Idaho Free Press from Nampa, Idaho on March 11, 1976 · Page 10
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Idaho Free Press from Nampa, Idaho · Page 10

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Nampa, Idaho
Issue Date:
Thursday, March 11, 1976
Page:
Page 10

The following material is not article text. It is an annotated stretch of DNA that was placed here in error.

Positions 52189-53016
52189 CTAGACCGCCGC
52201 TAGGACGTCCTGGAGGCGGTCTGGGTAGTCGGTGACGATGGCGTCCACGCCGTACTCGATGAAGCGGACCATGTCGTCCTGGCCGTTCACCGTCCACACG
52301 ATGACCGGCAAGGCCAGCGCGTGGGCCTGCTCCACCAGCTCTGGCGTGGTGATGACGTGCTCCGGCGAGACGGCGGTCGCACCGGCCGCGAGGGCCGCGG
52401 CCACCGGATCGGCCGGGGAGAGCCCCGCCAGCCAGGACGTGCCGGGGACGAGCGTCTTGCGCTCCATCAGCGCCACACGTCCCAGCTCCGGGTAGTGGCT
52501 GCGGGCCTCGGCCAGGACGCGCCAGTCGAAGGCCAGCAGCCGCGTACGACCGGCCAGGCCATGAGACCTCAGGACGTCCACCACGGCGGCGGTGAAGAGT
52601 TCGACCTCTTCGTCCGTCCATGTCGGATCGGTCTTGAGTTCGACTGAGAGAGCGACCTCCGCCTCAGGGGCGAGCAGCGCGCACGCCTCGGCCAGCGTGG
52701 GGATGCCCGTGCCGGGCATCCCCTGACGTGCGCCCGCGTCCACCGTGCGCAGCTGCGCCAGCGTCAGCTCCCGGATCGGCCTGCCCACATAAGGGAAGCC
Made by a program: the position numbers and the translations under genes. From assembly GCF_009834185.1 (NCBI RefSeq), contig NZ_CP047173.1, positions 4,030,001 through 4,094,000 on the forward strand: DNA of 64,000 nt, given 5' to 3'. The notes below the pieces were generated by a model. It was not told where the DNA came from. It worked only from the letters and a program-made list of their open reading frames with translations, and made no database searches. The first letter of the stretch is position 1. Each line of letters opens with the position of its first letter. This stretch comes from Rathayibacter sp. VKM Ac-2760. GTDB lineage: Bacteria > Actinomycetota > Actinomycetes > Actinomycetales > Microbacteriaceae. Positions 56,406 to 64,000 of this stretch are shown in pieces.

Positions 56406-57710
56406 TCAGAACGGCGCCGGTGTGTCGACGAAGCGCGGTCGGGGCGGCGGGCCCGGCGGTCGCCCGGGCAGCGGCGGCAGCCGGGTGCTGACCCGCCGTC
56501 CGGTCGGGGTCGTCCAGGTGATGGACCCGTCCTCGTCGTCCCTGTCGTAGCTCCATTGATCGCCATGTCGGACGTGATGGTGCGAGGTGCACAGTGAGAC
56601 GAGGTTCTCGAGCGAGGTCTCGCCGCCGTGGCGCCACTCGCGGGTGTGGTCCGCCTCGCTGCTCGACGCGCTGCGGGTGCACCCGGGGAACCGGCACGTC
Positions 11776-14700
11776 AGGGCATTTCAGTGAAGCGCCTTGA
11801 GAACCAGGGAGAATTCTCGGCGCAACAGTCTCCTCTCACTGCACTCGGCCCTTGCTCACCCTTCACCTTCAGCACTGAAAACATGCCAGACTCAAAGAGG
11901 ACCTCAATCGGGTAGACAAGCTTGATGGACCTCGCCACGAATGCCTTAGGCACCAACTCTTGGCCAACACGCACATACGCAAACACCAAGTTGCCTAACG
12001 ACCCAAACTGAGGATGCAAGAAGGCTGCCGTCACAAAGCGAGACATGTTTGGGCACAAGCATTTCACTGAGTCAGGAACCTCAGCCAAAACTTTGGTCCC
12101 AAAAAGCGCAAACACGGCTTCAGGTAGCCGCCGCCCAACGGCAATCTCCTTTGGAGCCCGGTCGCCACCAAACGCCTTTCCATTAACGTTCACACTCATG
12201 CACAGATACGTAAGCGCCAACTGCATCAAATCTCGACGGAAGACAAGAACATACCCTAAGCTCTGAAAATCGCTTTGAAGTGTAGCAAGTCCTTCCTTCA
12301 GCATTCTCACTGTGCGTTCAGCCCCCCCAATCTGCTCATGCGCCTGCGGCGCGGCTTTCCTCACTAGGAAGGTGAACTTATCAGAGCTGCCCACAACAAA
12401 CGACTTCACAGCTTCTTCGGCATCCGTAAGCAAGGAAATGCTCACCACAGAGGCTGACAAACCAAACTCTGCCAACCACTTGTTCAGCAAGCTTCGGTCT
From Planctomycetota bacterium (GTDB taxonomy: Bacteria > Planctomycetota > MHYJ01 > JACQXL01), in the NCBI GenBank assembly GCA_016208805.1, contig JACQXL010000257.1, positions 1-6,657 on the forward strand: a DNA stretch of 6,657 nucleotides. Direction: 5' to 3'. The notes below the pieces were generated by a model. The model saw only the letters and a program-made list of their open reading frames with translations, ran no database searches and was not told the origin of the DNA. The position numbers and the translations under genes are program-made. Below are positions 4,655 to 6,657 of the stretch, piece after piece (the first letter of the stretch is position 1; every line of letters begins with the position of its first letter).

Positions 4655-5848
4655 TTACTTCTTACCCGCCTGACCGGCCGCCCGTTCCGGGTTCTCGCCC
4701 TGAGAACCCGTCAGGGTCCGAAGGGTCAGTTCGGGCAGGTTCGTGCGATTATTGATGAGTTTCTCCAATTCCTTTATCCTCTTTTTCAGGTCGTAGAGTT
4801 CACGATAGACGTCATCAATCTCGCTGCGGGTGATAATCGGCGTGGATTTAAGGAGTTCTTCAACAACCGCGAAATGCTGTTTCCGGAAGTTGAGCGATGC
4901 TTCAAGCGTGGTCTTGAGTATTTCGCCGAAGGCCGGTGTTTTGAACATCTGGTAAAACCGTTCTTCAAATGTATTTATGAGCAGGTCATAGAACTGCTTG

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The Idaho Free Press, Thursday, March 11,1976--8 World of sewing opens for Cindy Hendry at Alice's Fabrics. Mercy Medical Center occupational therapists Mary Campbell- Poole, left, and Leslie Schwartz, center, show Debbie Johnson the ropes. NERO it's education through action at the Thoroughbred Restaurant. NAMPA- Learning reading, 'riling and nthmetic inside the classroom may be all good and well, but there are some lessons which musl be experienced to be learned At least that's the philosophy behind a unique precedent-setting HERO program available to Nampa High School students, under the direction of Penny Pearse. HERO, which stands for home economics-related occupations, consists of "merchants showing their concern for kids" by teaching them "skills they couldn't learn in school," according to Pearse. The program, the first multi- occupational HERO program in Idaho involves sending 4CM5 junior and senior students each 'semester into the community to learn the workings of numerous businesses. On the list of businesses participating in the program are dental offices, veterinary clinics, kindergartens and preschools, variety, gift, grocery and department stores, interior decorating shops, restaurants, nursing homes hospitals, greenhouses and fabric stores Making use of classroom time on Mondays, Wednesdays and Fridays the students enter the business world, seeking experiences which will "help them become more employable," according to Pearse On Tuesdays and Thursdays, the teenagers meet at the school in formal class sessions which teach them how to apply for jobs; how to make out resumes; and basic telephone and sales skills. The program has been in progress for three years, with Pearse at the head for two of those years. Juniors change occupations every six weeks, or about five to six times a year, while seniors may move from job to job every nine weeks with many staying at one job for the whole semester, says Pearse. Pearsesays that educators from several colleges and universities, as well as other high schools, have come to Nampa to view the program. She notes that it is an inexpensive program, which in the end "hopefully is a tax-saving thing," as students get jobs easier upon graduating thus preventing additions to the welfare rolls. Text by Rachel Nicholson Photos by MERC "Now arms up . . ." is the chant as Debbie Salek directs Centennial School exercises. Dr. Reed Jarvis instructs Stacy Boston in the "open wid«' profession. r

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